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  • Results 1 to 2 of 2
    1. #1
      NTvalk's Avatar
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      (Read before posting) How to ask questions.

      How to Call Game Functions
      Before you create a new thread with your question please read these rules/guidelines, it will help you to get the right answer and help others to understand your problem.
      In the world of game-hackers, the kind of answers you get to your technical questions depends as much on the way you ask the questions as on the difficulty of developing the answer. This small guide will teach you how to ask questions in a way more likely to get you a satisfactory answer.

      The first thing to understand is that we actually like hard problems and good, thought-provoking questions about them. If we didn't, we wouldn't be here. If you give us an interesting question to chew on we'll be grateful to you; good questions are a stimulus and a gift. Good questions help us develop our understanding, and often reveal problems we might not have noticed or thought about otherwise. Among hackers, “Good question!” is a strong and sincere compliment.

      Despite this, hackers have a reputation for meeting simple questions with what looks like hostility or arrogance. It sometimes looks like we're reflexively rude to newbies and the ignorant. But this isn't really true.

      What we are, unapologetically, is hostile to people who seem to be unwilling to think or to do their own homework before asking questions. People like that are time sinks — they take without giving back, and they waste time we could have spent on another question more interesting and another person more worthy of an answer.

      We realize that there are many people who just want to use the software we write, and who have no interest in learning technical details. For most people, a computer is merely a tool, a means to an end; they have more important things to do and lives to live. We acknowledge that, and don't expect everyone to take an interest in the technical matters that fascinate us. Nevertheless, our style of answering questions is tuned for people who do take such an interest and are willing to be active participants in problem-solving. That's not going to change. Nor should it; if it did, we would become less effective at the things we do best.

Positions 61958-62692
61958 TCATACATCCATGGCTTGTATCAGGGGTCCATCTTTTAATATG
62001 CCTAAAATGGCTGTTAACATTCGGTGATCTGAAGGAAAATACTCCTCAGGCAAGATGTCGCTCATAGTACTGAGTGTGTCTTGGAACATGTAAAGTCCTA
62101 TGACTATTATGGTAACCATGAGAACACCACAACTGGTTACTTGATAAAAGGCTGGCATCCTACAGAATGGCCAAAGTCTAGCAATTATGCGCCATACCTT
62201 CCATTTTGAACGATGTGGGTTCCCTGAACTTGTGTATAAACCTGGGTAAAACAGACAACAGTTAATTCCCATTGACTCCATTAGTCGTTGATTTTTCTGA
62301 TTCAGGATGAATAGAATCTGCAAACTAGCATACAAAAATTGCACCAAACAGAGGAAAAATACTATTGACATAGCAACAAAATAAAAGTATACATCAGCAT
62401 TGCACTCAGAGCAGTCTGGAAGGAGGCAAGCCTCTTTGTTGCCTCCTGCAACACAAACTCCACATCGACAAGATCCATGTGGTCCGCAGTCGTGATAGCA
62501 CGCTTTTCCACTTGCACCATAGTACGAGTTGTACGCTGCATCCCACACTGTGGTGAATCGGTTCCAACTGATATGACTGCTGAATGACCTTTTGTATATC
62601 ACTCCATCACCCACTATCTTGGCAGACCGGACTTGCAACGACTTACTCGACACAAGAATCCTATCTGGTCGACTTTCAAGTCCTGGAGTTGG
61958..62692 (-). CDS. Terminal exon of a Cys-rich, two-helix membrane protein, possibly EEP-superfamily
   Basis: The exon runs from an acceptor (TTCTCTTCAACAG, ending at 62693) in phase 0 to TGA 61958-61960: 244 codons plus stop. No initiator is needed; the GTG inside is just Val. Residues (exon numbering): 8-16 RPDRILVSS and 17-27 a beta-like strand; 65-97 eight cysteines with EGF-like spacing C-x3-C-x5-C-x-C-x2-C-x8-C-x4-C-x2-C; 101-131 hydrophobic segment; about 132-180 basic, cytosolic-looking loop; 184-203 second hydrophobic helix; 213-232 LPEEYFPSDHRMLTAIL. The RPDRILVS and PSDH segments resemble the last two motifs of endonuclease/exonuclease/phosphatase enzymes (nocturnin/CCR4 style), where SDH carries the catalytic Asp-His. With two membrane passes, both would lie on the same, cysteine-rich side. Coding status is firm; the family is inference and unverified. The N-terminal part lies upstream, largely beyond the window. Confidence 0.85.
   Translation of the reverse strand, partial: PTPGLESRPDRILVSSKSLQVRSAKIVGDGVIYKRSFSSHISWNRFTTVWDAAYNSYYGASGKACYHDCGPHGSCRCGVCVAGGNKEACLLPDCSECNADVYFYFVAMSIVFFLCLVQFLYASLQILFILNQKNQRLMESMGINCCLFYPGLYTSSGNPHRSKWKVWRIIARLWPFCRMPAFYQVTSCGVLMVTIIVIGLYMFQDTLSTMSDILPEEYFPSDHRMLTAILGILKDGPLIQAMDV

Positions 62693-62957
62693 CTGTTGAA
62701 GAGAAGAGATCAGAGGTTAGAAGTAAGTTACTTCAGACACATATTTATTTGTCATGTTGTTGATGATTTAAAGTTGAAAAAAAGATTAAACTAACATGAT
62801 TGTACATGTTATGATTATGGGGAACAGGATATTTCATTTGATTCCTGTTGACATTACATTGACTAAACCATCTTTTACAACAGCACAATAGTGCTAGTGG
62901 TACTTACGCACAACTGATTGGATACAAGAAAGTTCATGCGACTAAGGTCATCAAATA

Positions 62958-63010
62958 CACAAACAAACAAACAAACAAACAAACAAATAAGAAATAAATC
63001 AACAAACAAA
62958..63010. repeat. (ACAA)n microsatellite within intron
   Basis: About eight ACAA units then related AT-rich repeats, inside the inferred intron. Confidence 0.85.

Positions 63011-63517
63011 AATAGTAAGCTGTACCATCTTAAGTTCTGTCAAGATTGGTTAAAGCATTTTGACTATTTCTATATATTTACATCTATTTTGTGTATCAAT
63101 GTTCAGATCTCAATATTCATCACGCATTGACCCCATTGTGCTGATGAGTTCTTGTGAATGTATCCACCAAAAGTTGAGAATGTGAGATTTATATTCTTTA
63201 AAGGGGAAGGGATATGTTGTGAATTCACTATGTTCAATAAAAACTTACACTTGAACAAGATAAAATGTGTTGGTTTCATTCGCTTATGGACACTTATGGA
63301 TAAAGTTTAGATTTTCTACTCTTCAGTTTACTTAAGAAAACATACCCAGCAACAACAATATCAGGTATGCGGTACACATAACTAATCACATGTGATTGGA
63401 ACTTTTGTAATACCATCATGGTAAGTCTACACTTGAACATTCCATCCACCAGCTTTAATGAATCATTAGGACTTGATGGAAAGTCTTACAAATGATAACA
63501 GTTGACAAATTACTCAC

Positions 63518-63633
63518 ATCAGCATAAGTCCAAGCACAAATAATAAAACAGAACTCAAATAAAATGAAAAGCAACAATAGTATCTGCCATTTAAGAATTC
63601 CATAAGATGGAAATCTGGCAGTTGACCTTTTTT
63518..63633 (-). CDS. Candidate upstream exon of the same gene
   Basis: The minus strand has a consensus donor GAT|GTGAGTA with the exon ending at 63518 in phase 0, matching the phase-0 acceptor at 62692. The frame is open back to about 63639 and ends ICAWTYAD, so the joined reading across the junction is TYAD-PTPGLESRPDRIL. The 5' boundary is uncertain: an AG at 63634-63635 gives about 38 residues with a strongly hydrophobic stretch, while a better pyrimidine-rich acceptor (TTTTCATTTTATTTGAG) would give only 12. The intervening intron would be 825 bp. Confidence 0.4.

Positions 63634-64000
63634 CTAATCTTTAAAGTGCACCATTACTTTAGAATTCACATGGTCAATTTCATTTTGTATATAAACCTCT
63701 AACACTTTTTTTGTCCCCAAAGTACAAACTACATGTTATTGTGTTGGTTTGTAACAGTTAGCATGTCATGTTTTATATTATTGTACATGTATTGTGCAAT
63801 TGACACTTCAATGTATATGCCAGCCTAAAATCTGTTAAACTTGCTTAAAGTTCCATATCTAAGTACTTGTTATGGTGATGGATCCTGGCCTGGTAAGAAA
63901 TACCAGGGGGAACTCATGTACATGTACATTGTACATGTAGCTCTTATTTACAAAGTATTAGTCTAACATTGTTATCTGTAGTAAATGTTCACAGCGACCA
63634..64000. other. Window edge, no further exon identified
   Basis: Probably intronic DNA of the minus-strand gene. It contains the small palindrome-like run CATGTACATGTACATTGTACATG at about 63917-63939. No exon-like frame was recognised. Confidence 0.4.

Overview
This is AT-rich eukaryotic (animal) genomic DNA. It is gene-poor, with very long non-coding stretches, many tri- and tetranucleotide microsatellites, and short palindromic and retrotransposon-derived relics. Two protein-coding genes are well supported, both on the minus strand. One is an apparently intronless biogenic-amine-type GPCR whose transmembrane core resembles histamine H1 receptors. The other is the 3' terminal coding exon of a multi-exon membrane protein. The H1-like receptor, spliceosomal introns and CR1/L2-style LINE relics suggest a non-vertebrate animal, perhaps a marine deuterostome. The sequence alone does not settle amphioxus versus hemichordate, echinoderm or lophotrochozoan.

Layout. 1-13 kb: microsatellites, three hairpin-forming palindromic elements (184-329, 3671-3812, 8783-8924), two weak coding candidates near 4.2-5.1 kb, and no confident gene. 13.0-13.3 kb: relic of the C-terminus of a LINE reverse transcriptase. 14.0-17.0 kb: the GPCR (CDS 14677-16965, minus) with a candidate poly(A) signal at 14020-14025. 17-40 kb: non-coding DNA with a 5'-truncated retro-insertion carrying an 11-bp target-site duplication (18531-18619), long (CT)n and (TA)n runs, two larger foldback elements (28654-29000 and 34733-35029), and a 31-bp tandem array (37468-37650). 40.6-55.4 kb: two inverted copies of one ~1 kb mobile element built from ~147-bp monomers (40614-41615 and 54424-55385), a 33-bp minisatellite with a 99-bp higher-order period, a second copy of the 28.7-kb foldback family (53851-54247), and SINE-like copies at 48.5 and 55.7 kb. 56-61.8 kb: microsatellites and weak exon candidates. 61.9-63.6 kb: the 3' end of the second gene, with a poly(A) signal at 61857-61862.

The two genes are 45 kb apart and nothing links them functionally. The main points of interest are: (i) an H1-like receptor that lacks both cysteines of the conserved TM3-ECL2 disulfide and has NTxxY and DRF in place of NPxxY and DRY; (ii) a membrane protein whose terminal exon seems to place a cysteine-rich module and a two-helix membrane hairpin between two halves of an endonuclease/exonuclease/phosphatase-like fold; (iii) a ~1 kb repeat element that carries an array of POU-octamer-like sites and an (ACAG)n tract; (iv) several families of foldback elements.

We're (largely) volunteers. We take time out of busy lives to answer questions, and at times we're overwhelmed with them. So we filter ruthlessly. In particular, we throw away bad questions and spend our time on good questions.

      If you find this attitude obnoxious, condescending, or arrogant, check your assumptions. We're not asking you to genuflect to us — in fact, most of us would love nothing more than to deal with you as an equal and welcome you into our culture, if you put in the effort required to make that possible. But it's simply not efficient for us to try to help people who are not willing to help themselves. It's OK to be ignorant; it's not OK to play stupid.

      So, while it isn't necessary to already be technically competent to get attention from us, it is necessary to demonstrate the kind of attitude that leads to competence — alert, thoughtful, observant, willing to be an active partner in developing a solution. If you can't live with this sort of discrimination, we suggest you pay somebody for a commercial support contract instead of asking hackers to personally donate help to you.

      Before You Ask

      Before asking a technical question on this section of the forum: